5G and phone calls on flights within the EU coming soon

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EU and UK airline passengers will soon be able to use their mobile phones in-flight, as the European Commission has ruled that 5G technology can be provided onboard.

Once on the aircraft, passengers may no longer have to put their phones in “Airplane mode,” allowing them to make calls, web-surf, or utilize mobile data-using apps to watch movies, listen to music, etc. Member States have until June 30, 2023, to make 5G frequency bands available on airplanes.

Thierry Breton, Commissioner for the Internal market, said in a statement: “5G will enable innovative services for people and growth opportunities for European companies. The sky is no longer a limit when it comes to possibilities offered by super-fast, high-capacity connectivity.”

Dai Whittingham, chief executive of the UK Flight Safety Committee, told BBC about mobile devices that “there was a concern they could interfere with automatic flight control systems. What has been found with experience is the risk of interference is very small. The recommendation has always been that once you are in flight, devices should be in in airplane mode.”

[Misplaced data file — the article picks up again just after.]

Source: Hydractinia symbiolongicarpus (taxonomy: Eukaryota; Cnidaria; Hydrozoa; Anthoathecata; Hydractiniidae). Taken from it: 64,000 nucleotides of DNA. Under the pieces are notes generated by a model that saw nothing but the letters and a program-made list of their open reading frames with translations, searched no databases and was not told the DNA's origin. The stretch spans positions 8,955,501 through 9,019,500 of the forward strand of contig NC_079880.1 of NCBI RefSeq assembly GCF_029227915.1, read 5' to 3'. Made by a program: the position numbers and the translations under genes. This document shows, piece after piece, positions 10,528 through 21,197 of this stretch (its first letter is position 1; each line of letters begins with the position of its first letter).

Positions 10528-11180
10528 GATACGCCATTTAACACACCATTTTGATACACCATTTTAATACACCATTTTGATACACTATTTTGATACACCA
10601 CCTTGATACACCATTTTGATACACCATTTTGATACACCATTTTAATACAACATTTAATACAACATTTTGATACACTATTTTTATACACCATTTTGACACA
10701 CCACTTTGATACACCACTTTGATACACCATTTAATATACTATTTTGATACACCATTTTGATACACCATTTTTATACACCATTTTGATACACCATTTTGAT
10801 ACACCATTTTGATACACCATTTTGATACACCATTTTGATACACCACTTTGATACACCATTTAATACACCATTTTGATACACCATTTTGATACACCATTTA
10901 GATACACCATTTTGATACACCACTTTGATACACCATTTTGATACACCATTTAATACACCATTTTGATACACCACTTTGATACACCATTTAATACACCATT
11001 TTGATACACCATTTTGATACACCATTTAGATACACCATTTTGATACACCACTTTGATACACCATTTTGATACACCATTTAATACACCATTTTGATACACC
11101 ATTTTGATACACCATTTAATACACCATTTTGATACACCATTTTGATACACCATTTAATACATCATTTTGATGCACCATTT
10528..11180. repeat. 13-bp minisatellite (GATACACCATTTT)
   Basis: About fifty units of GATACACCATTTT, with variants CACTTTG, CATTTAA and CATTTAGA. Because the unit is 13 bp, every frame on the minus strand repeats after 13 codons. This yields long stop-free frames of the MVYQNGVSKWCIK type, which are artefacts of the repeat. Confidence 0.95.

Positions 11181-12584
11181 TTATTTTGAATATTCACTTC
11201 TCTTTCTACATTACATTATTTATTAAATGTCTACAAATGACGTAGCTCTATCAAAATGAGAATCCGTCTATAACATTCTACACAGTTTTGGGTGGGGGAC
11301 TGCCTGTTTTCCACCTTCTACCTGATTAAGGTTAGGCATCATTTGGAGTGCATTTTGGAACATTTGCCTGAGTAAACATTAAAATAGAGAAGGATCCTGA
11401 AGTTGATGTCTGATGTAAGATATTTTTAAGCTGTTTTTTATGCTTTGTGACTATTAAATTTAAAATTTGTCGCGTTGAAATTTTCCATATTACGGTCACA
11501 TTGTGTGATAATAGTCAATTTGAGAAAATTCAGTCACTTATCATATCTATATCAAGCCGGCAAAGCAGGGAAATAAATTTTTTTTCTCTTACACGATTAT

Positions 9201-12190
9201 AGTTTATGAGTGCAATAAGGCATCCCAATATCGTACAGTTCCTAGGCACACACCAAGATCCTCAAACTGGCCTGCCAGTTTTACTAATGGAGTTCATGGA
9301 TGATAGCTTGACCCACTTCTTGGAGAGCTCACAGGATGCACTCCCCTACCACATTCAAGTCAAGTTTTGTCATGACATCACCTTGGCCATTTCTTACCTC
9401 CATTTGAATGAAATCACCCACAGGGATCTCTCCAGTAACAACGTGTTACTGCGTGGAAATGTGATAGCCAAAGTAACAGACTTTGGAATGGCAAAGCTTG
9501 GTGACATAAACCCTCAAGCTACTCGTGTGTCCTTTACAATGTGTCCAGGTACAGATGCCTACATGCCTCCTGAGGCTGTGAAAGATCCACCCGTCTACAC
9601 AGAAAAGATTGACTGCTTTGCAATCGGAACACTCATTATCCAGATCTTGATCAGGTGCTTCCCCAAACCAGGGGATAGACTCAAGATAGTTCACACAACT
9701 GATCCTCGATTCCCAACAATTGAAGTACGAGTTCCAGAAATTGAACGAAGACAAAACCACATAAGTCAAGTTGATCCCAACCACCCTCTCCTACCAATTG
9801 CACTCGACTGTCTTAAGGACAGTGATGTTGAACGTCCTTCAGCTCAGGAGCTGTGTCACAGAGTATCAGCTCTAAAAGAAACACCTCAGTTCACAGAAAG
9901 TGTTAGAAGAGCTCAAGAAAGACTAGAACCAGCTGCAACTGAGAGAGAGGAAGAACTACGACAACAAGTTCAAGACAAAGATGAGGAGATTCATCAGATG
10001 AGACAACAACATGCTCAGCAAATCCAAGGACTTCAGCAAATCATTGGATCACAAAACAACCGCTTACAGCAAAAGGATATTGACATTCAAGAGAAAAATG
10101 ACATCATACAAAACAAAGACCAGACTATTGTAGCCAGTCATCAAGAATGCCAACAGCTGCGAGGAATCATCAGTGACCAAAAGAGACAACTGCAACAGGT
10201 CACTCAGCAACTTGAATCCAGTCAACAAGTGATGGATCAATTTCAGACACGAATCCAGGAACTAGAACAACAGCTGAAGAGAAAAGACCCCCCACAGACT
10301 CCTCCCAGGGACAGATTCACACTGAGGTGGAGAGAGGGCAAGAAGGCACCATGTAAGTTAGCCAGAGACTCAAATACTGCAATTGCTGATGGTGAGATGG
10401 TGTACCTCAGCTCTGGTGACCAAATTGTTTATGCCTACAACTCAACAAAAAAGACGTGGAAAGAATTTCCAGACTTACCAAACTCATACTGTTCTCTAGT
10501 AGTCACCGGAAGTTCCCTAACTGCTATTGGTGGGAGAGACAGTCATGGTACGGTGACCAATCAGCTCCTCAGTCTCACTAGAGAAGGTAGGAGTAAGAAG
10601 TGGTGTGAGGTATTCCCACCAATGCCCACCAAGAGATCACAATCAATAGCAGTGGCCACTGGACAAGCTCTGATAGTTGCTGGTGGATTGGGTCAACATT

Earlier this year, the US administration called for a further delay in the introduction of the 5G high-speed mobile network, citing potential risks to aviation. According to an expert quoted by the BBC, this does not pose a risk to airlines within the EU and UK, as they use a different set of frequencies for 5G. “There is much less prospect of interference. We have a different set of frequencies for 5G, and there are lower power settings than those that have been allowed in the US.”

“The travelling public wants 5G. The regulators will open up that possibility, but there will be steps that will be taken to ensure that whatever they do is safe.”

Dai Whittingham

In-flight Wi-Fi services have been available since 2008 on some aircrafts, but the system proved to be extremely slow, as it relied on a satellite to establish a connection between the aircraft and a ground relay.

Source: bbc.com